Compare and contrast the motives of “strategic self-presentation” (efforts to shape others’ impression of us) and “self-verification” (desire to have others perceive us as we perceive ourselves).
In the field of Social Sciences, "strategic self-presentation" and "self-verification" are studied under the motivational framework, that is, under the assertion that both processes are goal-oriented. What this means is that both processes are motivated by a specific aim in mind.
Self-presentation is the process of manipulating the established constructs regarding something, or someone (in this case, "ourselves), in order to obtain a desired opinion. However, this is done either consciously or unconsciously to obtain a gain. Basically, the process consists on presenting an image. This image comes with its own story, details, and particularities. You basically want to "sell out" this specific image to instill pity, sympathy, or whatever the benefit is in the long run. In self-presentation, the motives are driven by publicity, more than for your own want for believing of yourself to be something that you are not. The best examples of self-presentation are politicians, who build websites, presentation documents, biographies, blogs, and tweets geared directly toward making people see them as people-friendly, or environmentally-aware, or whatever image it is that you need to convince others that you represent.
Self-verification is motivated by one's need to prove that we are who we say that we are. It is the inverse of self-presentation which mainly convince people to believe that we are what we are not. Self-verification is a limiting process because it consists on doing things, even against our will, just for the sake of convincing OURSELVES that the constructs that we held true about who we are were true all along. For example, a controversial study conducted by White and Harkins (1994), noted that white people tended to pay more attention to black public officials and repeat their words to their Caucasian peers for the sake of self-verifying that they are not racists. Although this study is somewhat biased and the parameters of the study should be re-verified it helps to explain the process of self-verification.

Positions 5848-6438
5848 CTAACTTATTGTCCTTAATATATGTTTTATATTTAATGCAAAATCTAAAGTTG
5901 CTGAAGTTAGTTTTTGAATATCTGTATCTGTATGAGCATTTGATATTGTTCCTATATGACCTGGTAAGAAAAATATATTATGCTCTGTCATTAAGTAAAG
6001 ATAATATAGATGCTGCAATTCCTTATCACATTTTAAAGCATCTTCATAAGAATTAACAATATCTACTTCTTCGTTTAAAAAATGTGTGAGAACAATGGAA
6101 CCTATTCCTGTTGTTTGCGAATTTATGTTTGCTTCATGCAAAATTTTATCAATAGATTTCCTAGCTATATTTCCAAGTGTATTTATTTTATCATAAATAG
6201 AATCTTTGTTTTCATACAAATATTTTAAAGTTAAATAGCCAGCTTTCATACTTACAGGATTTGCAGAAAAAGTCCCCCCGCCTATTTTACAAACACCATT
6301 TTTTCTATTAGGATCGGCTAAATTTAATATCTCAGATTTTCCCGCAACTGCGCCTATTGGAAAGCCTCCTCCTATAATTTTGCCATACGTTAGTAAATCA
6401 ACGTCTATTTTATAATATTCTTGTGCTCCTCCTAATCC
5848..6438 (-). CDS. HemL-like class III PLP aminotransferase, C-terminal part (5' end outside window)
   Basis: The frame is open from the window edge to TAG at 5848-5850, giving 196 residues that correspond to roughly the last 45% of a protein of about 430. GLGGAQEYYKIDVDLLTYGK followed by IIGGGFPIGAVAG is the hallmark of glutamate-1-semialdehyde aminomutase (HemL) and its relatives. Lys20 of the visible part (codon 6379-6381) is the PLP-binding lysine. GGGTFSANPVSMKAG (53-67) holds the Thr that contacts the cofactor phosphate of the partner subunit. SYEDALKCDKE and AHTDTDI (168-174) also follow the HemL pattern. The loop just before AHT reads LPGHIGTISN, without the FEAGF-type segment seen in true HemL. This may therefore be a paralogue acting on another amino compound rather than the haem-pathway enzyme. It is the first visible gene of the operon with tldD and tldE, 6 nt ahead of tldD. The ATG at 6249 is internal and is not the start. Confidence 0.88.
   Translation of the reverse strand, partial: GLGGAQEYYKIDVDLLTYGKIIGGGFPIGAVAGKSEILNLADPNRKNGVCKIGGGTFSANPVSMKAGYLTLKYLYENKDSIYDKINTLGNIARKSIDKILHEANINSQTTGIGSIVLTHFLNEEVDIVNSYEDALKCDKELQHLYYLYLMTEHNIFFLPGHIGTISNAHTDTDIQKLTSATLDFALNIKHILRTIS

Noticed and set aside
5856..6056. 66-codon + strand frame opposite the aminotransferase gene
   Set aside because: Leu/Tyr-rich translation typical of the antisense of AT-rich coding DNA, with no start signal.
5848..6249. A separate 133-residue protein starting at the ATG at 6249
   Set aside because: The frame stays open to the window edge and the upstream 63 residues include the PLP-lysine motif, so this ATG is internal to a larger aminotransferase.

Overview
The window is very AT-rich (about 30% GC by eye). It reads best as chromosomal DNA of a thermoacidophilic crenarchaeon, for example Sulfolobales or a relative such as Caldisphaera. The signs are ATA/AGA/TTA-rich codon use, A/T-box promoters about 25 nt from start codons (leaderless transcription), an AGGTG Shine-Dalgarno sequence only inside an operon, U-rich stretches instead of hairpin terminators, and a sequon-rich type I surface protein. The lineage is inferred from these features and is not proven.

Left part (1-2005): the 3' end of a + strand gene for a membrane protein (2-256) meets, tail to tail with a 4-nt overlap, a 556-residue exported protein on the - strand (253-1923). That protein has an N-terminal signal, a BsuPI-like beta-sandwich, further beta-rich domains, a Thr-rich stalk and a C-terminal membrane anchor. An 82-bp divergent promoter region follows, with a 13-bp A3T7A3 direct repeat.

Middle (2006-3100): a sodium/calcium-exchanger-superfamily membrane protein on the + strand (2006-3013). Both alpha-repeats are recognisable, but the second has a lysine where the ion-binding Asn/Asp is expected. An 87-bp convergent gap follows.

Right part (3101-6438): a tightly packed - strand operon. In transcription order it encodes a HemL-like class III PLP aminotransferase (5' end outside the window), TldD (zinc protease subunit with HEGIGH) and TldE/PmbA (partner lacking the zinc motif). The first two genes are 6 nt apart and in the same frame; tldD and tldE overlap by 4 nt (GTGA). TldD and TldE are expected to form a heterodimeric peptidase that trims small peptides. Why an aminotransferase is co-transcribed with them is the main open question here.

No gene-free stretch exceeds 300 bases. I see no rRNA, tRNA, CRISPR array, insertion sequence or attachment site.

Another good example of self-verification is when people claim to be healthy eaters. They may have the want to eat junk food, but they hold it back because of their desire to eat healthy. However...when someone else expresses a lack of interest for healthy foods, leave it to the self-verified healthy eaters to say a sermon regarding the benefits of good eating, and about how bad junk food is for you. This is their way to confirm themselves as healthy eaters, but it does not take away the fact that they, like anyone else, would want to indulge in something not healthy every once in a while.
Hence, self-presentation is done for the sake of obtaining benefits out of creating a public image. Self-verification is more internal and is done for the sake of obtaining proof that we are who we say that we are. Both processes are motivated by a specific goal in mind, one being public gain, while the other is personal conviction. Regardless, both are non-altruistic, and they can manifest consciously or unconsciously.